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Size expansion tank for 1000 gallon storage?

Post in 'The Boiler Room - Wood Boilers and Furnaces' started by cbb, Aug 30, 2012.

  1. cbb

    cbb Member

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    Gentlemen;

    I understand that a rule of thumb for an expansion tank is 10% of the volume.

    I was wondering what some of you are using for expansion tanks. Bladder type? Make and model?

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  2. Blevesque

    Blevesque Member

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  3. JP11

    JP11 Minister of Fire

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  4. cbb

    cbb Member

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    Thanks guys!

    JP; The two exp. tanks... because you have two 500 gal. stacked?

    In my case it will be one 1000 gallon tank
  5. JP11

    JP11 Minister of Fire

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    Volume is volume. I have two 500s vertical. Now.. as my contractor friend says.. You never really KNOW overkill. You ALWAYS find out underkill.

    I've heard of people doing it with less. I just figured it was easier to have plenty than wonder if I had enough. It's what Mark at AHONA recommended.

    JP
  6. taxidermist

    taxidermist Minister of Fire

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    mine is sama as JP!!
  7. heaterman

    heaterman Minister of Fire

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    Per ASME boiler code Table 272B based on water temperature of 195*, fill pressure of 12 psig and maximum operating pressure of 30psig

    System volume in gallons / Tank capacity
    300 / 45
    500 / 75
    1000 / 150
    2000 / 300

    And remember to include the volume in the boiler, tubing and pipe.
  8. DaveBP

    DaveBP Minister of Fire

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    Is that tank volume or acceptance volume?
  9. BoilerMan

    BoilerMan Minister of Fire

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    I believe tank volume. It's 15% total system volume.

    TS
  10. heaterman

    heaterman Minister of Fire

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    Those numbers are for actual tank volume, not acceptance.
  11. jebatty

    jebatty Minister of Fire

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    I have a SX-160V and a SX-40V for 1000 gal storage + estimated 60 gal boiler/system. The system low temp is about 65F during non-use, and 192F maximum during use; pressure about 11 psi minimum and 25 psi maximum.
  12. dogwood

    dogwood Minister of Fire

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    I am concerned by the amount of expansion tank volume being recommended above to include Ahona recommending two SX110s for 1000 gallons and particularly the ASME table recommending 150 gallons for 1000 gallons of storage. Similar to Jim, for 1000+ gallons of storage, I'm installing an Amtrol Extrol SX-160 and an SX-30 . That would add up to 100 gallons of expansion tank size (86 + 14 gallons) with an total acceptance volume of 57.3 gallons (46 + 11.3 gallons). I based this sizing in part on two earlier posts by Joe Brown from Brownian Heating and Jim (jebatty) using acceptance volume as my yardstick.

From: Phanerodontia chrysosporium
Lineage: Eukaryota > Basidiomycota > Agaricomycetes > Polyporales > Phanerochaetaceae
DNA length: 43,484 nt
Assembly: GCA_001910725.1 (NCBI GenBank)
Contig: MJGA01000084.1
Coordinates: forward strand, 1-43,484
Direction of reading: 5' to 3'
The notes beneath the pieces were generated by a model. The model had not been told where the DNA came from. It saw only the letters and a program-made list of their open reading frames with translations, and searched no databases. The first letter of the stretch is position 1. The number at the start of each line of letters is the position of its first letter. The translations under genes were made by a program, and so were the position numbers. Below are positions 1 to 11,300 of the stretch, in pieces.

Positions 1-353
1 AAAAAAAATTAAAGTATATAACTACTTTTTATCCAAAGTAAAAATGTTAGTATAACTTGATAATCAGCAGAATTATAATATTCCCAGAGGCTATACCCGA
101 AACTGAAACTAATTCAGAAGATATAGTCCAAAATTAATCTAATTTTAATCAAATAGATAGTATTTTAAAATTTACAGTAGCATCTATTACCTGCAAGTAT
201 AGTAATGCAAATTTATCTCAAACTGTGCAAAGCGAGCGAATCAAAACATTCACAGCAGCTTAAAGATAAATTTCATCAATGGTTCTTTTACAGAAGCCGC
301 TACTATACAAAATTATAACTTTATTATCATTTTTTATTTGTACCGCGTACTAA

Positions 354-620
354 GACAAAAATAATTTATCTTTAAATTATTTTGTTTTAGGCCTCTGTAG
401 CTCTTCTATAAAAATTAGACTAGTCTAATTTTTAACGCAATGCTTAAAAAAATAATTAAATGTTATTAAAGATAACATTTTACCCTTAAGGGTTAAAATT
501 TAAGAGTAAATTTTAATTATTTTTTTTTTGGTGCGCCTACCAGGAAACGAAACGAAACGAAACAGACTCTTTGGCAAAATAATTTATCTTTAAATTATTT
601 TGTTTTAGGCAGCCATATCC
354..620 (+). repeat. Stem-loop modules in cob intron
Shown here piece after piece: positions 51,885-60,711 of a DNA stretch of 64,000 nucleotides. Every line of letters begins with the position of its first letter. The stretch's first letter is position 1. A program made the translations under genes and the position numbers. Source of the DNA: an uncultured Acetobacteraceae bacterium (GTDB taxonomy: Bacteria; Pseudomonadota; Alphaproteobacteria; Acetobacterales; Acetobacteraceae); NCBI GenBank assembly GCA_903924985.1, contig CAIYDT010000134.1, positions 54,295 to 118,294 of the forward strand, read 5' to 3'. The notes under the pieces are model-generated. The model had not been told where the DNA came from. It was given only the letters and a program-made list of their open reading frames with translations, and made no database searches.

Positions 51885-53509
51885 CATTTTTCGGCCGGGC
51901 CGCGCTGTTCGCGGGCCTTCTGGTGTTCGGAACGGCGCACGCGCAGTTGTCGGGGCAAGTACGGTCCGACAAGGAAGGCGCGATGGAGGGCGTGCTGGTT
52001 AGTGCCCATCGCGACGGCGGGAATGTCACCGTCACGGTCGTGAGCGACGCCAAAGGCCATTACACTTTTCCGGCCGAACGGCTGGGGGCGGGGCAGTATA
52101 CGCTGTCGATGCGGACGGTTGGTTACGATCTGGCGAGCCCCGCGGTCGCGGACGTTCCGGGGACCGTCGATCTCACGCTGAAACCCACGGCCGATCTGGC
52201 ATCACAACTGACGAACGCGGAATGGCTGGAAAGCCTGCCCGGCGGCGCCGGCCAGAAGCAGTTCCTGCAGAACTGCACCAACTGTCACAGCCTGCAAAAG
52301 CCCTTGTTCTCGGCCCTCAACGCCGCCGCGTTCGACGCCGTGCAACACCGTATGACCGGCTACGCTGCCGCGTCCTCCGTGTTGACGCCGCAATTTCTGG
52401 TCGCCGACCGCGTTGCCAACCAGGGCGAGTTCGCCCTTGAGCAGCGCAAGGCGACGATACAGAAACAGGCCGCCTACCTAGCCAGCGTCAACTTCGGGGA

Here are quotes form those posts:

    Joe said, "If I'm using the chart correctly, you have an expansion factor of 0.0351 (assumed for a worst-case 40-200 degree reheat).So, if you have 1000 gallons, that means you need a tank that can accept 35.1 gallons. Of course, you want to size this for the whole system, not just the tank, so add the fluid volume of each boiler, and a few percent more for piping. It never huts to over-size an expansion tank, except when you have to write a check for it... (let's call it 40 gallons, for the sake of discussion)"

    Jim said, "After running a quick search, did not find answer in this forum as to how much water expands with temperature, which is important in sizing a non-pressurized tank and in sizing an expansion vessel in a presurized system. After *oogling this, these are helpful:
    http://www.newton.dep.anl.gov/askasci/chem03/chem03335.htm
    http://www.ucdsb.on.ca/tiss/stretton/chem2/data19.htm.
    A statement is made that, “from freezing to boiling, [expansion] is 4.3%.” Looking at the data table, this seems to indicate that expansion in moving water from 50F (10C) to 200F (95C) is 3.8%. So, 1000 gal of storage needs at least 38 gallons of expansion over this temp range. Plus a margin of error—maybe plan for 5% as a rule of thumb?"

    I've more expansion room than these two calculations say is needed, but considerably less than Heaterman's ASME table would indicate is warranted. I can't find any fault with Jim or Joe's calculations or reasoning. Jim's system as mentioned above sounds like it is working just fine. So Heaterman or Jim or any other knowledgeable person, are the ASME calculations overkill? Am I missing something here?

    Mike
  13. I'm about to order parts for my upcoming 1000 gallon storage project. So I have the same questions.

    I've used the amtrol calculator with the following asumptions.

    1000 gallons
    60 min temp
    200 max temp
    12 psi min
    25 psi max


    And it calls for an amtrol ax200v which has a 34 gallon acceptance volume. And a 110 gallon volume.

    http://www.amazon.com/Amtrol-AX-200...e=UTF8&qid=1346949769&sr=1-1&keywords=Ax 200v

    Is there a reason that I couldn't use an sx160v? It has a 46 gallon acceptance and 86 gallon max volume.